While he’s going through the genres, I wish he’d try Sci-Fi. That would just be too amazing for words.

           
          • josh #

            Although I think he poked at it in that one brief shot of the mouthbreathing idiot playing with the stereoscope. That was unquestionably a diss of 3D.

             
          • Dwyane #

            I read somewhere QT saying he would have done Kill Bill in 3d if the tech was out at the time.

            You could argue that because the person was distracted by it is why they got shot, but then the scene also would be against bathing because someone gets shot in the tub.

             
        • George #

          @fenzel and josh – The movies named by fenzel; “Glory, Patton, The Longest Day, Michael Collins”, that supposedly fit into the categories that josh mentioned; “solemn, pious, historically accurate, hypocritical realist”, though labeled as such, there has not been one film to fall into that rather broad category that has ever accomplished the feat of being historically accurate in order for satire to be made of them. What is it called when a medium satirizes another medium for being true, by exaggerating and stretching reality, when the satirized medium does not even hold up to the litmus test of portraying history correctly to begin with?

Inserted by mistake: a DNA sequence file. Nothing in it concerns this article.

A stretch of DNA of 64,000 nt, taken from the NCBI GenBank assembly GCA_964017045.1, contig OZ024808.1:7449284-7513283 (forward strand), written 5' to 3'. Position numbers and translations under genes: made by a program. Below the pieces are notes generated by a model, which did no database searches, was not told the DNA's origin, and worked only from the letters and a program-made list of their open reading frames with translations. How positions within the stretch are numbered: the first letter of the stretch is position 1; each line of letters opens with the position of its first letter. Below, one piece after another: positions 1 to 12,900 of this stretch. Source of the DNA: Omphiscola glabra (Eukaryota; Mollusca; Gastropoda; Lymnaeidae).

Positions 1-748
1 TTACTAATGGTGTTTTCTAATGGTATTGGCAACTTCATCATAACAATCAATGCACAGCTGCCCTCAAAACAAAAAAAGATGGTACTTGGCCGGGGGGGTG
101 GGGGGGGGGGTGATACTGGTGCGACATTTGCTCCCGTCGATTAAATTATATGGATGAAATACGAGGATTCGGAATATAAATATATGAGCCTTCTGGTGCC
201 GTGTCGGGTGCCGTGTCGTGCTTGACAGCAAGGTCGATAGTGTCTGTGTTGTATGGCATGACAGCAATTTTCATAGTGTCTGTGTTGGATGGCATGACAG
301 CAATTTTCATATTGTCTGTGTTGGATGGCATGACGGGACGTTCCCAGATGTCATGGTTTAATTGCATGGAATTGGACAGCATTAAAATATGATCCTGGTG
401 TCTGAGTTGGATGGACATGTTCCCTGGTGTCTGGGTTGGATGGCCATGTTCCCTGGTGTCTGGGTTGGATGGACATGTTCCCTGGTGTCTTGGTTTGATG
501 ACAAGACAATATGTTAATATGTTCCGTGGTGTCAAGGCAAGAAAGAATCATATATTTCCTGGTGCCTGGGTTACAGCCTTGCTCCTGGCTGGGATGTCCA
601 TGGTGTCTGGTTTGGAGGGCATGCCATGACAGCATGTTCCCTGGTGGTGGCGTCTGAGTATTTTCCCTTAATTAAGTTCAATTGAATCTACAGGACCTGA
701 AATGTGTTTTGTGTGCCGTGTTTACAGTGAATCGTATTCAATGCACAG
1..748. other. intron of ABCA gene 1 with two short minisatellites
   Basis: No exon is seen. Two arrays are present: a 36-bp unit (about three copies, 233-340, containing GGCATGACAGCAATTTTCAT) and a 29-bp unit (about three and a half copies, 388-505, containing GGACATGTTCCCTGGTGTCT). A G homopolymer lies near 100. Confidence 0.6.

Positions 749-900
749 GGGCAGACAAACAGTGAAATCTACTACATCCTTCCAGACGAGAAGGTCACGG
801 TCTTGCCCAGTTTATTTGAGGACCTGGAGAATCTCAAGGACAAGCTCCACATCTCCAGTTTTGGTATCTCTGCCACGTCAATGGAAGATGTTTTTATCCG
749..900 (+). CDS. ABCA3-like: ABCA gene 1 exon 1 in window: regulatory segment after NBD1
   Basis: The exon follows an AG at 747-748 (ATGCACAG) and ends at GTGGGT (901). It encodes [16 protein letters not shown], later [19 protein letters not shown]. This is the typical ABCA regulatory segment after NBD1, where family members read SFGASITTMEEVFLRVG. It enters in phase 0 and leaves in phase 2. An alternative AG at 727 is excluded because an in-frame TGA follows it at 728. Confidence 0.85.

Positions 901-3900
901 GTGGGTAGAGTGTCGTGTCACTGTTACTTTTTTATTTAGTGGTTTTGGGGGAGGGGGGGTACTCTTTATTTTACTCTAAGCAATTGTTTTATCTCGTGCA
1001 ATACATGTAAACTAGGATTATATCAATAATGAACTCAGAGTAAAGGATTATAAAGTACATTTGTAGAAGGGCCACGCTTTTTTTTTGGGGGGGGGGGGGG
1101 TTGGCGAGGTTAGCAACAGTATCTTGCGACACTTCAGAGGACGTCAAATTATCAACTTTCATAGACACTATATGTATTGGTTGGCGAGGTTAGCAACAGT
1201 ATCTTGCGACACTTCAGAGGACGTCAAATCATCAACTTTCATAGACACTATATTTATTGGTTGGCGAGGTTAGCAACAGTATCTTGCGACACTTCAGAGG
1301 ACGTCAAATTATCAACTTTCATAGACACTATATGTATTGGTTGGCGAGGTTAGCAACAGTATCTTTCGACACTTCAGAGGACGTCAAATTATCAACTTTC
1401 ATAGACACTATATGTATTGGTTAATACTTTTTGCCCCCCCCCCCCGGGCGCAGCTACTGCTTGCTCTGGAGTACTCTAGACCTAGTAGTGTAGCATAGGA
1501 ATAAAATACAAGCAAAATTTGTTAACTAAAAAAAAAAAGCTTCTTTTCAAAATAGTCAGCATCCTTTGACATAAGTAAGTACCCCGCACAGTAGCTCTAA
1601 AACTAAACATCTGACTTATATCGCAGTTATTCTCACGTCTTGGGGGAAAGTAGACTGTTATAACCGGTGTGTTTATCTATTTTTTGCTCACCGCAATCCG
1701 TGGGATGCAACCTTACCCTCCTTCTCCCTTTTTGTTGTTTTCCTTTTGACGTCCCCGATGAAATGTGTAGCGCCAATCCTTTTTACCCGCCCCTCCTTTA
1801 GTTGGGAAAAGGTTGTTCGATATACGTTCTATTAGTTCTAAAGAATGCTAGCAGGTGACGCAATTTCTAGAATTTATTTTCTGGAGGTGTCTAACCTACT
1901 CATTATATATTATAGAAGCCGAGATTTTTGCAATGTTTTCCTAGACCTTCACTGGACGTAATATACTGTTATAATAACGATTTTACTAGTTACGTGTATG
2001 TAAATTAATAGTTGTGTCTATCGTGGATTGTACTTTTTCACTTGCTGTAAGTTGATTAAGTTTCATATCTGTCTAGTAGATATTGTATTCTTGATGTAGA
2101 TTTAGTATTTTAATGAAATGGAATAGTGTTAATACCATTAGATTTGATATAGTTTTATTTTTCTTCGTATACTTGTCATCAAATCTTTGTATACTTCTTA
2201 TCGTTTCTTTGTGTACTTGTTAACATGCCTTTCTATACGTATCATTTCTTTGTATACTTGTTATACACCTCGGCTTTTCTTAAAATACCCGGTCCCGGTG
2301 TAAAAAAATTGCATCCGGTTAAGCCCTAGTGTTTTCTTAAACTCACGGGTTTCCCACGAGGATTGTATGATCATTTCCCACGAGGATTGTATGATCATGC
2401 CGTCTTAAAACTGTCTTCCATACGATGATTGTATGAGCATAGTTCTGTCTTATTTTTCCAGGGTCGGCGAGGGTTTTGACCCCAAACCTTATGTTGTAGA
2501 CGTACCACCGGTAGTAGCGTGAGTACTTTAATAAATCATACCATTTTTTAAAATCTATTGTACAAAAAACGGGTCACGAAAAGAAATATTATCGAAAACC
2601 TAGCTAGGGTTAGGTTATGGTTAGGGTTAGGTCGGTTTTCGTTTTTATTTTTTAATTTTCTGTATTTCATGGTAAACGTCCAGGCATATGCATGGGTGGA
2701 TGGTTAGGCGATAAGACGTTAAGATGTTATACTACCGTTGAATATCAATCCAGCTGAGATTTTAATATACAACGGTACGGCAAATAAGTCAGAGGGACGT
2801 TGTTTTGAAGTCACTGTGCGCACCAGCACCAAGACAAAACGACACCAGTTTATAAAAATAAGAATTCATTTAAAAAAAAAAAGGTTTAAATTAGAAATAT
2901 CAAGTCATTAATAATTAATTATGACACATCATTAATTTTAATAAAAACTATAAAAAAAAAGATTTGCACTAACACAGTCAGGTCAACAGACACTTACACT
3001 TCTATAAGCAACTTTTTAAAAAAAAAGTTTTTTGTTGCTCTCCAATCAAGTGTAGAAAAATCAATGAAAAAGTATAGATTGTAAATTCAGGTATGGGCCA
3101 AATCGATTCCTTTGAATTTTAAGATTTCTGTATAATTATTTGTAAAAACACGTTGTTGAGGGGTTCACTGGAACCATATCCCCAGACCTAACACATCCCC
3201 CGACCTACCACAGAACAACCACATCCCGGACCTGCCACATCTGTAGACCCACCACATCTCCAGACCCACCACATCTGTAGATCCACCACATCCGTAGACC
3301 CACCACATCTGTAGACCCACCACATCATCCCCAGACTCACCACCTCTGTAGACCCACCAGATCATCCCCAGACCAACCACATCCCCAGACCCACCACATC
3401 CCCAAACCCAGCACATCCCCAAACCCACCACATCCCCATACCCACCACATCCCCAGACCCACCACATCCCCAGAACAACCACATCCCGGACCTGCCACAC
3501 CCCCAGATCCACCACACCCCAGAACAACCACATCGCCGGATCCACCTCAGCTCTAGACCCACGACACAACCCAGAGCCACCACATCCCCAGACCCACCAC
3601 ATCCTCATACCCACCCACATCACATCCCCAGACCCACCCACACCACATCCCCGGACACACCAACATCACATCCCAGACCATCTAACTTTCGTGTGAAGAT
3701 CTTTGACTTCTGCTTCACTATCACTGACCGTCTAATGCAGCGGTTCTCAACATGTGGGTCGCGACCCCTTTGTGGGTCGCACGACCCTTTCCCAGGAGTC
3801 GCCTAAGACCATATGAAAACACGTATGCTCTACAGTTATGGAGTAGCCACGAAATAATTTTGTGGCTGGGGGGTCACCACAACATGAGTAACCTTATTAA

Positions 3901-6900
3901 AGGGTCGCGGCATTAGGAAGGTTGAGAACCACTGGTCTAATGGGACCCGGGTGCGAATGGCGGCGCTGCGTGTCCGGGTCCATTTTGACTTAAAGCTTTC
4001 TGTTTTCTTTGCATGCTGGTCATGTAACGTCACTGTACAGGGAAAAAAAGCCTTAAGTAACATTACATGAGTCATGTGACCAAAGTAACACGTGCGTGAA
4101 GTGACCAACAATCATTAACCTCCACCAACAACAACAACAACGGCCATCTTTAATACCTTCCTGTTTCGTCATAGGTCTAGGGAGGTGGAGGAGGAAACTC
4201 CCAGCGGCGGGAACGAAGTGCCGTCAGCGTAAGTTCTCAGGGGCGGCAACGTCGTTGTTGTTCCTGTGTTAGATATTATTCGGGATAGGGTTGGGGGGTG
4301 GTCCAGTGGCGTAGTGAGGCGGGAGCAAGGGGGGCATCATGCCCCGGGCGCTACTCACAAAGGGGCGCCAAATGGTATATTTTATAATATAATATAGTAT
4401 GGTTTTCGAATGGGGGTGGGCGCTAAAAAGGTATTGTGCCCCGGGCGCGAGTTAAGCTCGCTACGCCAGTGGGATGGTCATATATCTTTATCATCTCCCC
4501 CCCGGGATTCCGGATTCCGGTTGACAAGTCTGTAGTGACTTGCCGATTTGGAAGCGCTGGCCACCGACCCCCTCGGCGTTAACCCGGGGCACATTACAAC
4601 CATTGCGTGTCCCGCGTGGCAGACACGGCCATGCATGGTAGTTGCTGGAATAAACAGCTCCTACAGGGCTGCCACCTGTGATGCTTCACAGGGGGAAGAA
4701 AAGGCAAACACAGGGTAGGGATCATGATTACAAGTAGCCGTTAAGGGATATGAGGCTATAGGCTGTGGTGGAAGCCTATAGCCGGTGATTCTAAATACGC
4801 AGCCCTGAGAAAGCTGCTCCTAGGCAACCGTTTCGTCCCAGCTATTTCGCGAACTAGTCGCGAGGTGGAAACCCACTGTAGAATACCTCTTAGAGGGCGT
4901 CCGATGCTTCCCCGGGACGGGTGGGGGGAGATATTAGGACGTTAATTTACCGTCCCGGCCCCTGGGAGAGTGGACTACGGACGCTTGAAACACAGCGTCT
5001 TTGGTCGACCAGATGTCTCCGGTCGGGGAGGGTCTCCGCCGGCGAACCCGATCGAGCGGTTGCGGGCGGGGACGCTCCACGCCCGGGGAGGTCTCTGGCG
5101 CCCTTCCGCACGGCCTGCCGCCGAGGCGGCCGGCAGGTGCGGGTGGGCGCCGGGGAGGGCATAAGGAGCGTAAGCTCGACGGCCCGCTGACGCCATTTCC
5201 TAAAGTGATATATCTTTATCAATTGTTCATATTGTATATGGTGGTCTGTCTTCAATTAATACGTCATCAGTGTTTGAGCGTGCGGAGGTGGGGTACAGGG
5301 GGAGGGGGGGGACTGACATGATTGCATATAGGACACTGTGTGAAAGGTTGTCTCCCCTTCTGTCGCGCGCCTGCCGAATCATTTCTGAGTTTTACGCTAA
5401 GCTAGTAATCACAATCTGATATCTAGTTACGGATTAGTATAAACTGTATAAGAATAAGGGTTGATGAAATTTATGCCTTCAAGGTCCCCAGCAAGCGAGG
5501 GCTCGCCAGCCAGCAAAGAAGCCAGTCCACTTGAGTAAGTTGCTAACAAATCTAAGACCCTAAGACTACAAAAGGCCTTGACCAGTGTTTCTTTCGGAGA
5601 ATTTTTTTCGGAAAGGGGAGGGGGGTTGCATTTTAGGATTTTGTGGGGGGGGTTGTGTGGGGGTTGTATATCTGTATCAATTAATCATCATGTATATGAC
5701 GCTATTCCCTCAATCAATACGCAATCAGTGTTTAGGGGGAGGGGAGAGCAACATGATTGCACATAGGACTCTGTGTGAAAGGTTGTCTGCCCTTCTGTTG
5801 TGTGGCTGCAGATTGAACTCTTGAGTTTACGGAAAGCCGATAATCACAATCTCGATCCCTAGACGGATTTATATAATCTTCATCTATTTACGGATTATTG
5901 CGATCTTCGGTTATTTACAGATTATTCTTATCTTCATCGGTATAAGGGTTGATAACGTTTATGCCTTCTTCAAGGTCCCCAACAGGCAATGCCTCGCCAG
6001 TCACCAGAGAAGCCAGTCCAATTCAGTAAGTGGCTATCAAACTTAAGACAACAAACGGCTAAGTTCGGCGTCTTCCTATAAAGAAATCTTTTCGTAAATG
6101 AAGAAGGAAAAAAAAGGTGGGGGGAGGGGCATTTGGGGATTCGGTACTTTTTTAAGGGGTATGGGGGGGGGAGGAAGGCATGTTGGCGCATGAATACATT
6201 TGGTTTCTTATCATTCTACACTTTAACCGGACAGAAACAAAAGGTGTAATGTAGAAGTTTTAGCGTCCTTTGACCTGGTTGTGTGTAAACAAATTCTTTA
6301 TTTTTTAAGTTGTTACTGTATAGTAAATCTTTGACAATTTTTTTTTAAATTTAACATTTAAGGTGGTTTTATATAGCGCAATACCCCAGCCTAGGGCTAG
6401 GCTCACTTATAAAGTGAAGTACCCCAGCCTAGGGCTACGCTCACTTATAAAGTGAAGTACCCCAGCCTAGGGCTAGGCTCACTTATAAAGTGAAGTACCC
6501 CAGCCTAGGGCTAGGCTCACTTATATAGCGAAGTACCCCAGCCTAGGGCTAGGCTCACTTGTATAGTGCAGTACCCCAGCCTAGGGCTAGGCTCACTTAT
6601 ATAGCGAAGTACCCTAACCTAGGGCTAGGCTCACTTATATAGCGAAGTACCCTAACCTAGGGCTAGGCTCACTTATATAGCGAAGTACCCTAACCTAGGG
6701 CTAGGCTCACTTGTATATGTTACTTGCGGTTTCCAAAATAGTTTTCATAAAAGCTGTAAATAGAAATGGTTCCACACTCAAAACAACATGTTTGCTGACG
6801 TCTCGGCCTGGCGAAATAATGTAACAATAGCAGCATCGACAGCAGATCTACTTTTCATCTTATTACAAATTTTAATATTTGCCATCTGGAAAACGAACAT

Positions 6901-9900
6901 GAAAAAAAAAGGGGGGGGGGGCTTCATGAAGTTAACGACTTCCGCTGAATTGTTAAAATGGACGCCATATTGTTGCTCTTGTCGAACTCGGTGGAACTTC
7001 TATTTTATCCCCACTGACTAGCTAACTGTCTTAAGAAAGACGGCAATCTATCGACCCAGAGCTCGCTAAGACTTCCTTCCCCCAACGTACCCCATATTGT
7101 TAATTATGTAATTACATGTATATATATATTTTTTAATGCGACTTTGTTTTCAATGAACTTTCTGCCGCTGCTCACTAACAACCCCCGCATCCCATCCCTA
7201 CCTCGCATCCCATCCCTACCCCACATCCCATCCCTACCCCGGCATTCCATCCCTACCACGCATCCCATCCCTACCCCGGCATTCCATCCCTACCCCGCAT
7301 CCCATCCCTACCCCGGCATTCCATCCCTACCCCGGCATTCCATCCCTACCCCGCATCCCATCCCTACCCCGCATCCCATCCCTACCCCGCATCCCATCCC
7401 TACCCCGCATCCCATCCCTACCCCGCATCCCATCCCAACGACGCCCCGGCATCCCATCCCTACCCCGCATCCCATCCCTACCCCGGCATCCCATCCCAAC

• josh #

            That’s exactly the object of the satire though. His movies don’t satirize the realist movies for being true, but for presenting themselves as true when we all know that they aren’t.